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The 10 Scariest Ski Slopes in the World

Skiers who live for the snow rush will find heart-pounding thrills in Whistler Blackcomb, Jackson Hole and even Kyrgyzstan in Central Asia.

But beware: These slopes are experts-only, so ski at your own risk.

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Photo: Andre Charland

Do You Dare?

One of winter's upsides is the ability to hit the slopes. For many, that means heading to the local ski resort and enjoying the greens, blues or blacks. For a smaller segment of the population, that means traveling further abroad to experience the steepest verticals, the biggest drops and the most challenging terrain and conditions. Read on to learn about the scariest and most extreme on- and off-piste slopes around the world.

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Photo: Jackson Hole Mountain Resort

Jackson Hole, Wyoming: Corbet’s Couloir

Jackson Hole legend has it that in 1960 mountaineer Barry Corbet noticed this couloir (a steep, narrow gorge), and said, “Someday someone will ski that.” Today many someones ski Corbet’s Couloir, of which the scariest part (of many) is the initial 20-foot drop. This involves (ideally) catching air followed by quick thinking to avoid smacking into narrow cliff walls. Many tumble down this initial stretch. You also need ideal snow conditions to attempt this without seriously injuring yourself. Unlike some extreme runs that aren’t officially listed on trail maps, you can find Corbet’s Couloir in the Double Black section. Scope it out while catching the tram to the top, then take advantage of Corbet’s Cabin for a pre-run pitstop.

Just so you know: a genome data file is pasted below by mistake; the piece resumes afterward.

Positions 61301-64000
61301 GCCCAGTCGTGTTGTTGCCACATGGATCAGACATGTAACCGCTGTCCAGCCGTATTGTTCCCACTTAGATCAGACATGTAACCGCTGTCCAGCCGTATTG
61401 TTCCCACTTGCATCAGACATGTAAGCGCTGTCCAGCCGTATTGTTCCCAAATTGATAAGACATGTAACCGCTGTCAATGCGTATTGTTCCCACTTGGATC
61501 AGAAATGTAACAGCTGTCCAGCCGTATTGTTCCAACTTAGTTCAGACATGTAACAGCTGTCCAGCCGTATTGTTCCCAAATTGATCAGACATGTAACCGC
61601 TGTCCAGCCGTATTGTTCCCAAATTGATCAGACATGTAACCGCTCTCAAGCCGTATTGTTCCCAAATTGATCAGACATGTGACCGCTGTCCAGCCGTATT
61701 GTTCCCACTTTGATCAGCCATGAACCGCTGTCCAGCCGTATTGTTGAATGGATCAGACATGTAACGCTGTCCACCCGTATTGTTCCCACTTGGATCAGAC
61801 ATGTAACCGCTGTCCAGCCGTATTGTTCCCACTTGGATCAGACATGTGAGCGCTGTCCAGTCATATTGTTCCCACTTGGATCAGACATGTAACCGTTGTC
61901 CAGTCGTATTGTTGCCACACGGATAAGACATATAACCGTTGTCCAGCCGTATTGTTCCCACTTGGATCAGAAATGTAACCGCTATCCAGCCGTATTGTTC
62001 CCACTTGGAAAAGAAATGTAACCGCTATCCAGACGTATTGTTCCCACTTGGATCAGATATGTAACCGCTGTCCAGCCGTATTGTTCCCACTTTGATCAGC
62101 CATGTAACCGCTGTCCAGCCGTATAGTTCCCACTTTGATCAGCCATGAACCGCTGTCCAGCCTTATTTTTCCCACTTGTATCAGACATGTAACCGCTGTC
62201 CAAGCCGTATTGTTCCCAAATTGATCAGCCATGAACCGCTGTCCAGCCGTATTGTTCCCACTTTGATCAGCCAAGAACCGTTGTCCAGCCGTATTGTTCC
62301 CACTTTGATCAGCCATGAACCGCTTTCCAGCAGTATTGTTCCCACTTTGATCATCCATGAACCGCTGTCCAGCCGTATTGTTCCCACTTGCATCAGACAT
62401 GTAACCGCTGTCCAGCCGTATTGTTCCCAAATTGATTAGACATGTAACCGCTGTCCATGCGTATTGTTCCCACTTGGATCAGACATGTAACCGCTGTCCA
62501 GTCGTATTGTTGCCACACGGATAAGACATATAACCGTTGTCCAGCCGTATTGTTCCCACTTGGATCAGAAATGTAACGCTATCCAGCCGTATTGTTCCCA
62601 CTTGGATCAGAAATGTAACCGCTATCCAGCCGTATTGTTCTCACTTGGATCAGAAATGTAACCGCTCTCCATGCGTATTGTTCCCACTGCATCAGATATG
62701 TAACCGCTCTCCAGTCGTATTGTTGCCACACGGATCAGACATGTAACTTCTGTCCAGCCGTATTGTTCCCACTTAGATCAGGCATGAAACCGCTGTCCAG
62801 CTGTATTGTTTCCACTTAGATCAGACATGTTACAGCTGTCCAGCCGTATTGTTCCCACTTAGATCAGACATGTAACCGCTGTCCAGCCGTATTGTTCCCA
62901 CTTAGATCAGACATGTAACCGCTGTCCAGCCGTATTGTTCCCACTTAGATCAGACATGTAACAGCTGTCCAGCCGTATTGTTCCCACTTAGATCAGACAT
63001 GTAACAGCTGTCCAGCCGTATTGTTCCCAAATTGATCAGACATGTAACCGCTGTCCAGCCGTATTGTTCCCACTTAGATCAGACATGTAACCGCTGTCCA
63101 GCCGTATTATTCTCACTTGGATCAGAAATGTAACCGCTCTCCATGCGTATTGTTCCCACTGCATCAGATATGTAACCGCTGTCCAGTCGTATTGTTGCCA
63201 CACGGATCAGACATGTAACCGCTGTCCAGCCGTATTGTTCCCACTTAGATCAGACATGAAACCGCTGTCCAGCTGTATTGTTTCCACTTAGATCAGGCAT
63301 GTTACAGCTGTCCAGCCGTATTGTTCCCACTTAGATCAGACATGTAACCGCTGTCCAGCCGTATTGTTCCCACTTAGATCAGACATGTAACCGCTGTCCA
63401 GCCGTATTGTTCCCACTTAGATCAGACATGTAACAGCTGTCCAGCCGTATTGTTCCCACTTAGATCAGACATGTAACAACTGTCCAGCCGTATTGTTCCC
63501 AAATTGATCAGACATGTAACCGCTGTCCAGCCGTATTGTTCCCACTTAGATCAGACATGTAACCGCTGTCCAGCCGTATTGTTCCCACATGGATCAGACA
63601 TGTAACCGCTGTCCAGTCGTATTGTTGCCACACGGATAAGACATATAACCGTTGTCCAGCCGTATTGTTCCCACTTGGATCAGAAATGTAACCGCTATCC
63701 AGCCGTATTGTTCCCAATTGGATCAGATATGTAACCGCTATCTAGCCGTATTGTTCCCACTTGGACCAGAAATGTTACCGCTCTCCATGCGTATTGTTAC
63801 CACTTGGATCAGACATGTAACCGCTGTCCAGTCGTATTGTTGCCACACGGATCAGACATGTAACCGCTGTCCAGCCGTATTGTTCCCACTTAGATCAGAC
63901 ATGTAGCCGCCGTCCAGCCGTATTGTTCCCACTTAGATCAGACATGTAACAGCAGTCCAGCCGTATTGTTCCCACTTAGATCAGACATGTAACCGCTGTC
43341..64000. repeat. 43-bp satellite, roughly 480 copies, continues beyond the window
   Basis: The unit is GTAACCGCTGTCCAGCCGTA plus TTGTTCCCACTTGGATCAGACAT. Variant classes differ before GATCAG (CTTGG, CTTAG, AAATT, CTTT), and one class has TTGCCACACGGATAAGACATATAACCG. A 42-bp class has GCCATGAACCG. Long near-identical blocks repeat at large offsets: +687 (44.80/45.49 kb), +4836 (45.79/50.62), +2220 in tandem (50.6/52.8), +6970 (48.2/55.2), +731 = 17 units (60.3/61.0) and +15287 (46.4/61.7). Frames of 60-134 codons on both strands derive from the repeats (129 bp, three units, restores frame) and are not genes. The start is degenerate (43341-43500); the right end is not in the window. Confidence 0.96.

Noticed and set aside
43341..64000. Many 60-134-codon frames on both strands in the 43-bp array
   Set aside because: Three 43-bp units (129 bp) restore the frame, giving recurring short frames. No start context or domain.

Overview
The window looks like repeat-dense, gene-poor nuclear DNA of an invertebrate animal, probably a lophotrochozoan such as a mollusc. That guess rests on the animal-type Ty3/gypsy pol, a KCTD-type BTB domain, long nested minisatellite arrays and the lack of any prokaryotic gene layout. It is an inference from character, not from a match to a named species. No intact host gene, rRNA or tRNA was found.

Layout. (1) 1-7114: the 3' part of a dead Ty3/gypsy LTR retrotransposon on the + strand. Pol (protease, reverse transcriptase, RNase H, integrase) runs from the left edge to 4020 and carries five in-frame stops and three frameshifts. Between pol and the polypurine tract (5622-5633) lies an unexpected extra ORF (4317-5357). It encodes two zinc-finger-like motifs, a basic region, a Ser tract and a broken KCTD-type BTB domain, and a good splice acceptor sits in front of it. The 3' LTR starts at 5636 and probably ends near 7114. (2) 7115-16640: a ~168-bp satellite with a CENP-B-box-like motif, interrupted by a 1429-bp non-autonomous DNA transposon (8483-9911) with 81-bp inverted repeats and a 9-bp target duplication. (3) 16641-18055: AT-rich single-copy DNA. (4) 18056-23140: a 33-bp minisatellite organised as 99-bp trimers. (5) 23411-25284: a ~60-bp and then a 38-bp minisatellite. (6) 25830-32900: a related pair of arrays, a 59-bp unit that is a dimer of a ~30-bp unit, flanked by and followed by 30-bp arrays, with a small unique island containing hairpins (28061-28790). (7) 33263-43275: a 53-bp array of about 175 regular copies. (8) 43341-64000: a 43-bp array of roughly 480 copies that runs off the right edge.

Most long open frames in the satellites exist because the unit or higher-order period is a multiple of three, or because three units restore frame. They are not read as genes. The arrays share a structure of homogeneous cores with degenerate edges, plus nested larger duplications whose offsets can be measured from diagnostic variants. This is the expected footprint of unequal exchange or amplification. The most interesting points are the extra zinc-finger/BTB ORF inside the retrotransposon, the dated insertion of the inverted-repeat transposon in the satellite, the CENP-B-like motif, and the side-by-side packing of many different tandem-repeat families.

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Photo: Kate Abraham

Squaw Valley, California: The Fingers

There’s no Photoshop trickery here; the Fingers in Lake Tahoe's Squaw Valley really are that vertical. It’s also another run that requires a leap of faith thanks to 50-foot drops on the way down. Expert skiers can study the options while catching the KT-22 lift up, although the hardcore queue up well before the lift opens at 9 a.m. in order to stake out their preferred line, dubbed “The Fingers Race.” Choose your own adventure from numerous steep, rocky chutes and then spend the next 2,000 feet trying not to wipe out.

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Photo: Juan Manuel Castro Prieto / Agence VU / Aurora Photos

La Grave, France

Let’s just say the entire La Grave ski "resort" (really a drop-off to some experts-only runs) is terrifying. Don't expect to find official runs, signs, ski patrol, roped-off sections or ski-in, ski-out anything. This is where extreme skiers come to experience backcountry terrain that’s home to glaciers, chutes and plenty of steeps — a gondola drops riders off at 7,000 feet. From there it’s up to you (and ideally a guide) to determine the best way down. Want to hike and then rappel down a cliff to reach a prime section? That can be done. Whichever path you pursue, odds are that you’ll barely see another soul while doing so. Just be on the alert for avalanches. Find out how to reach La Grave.

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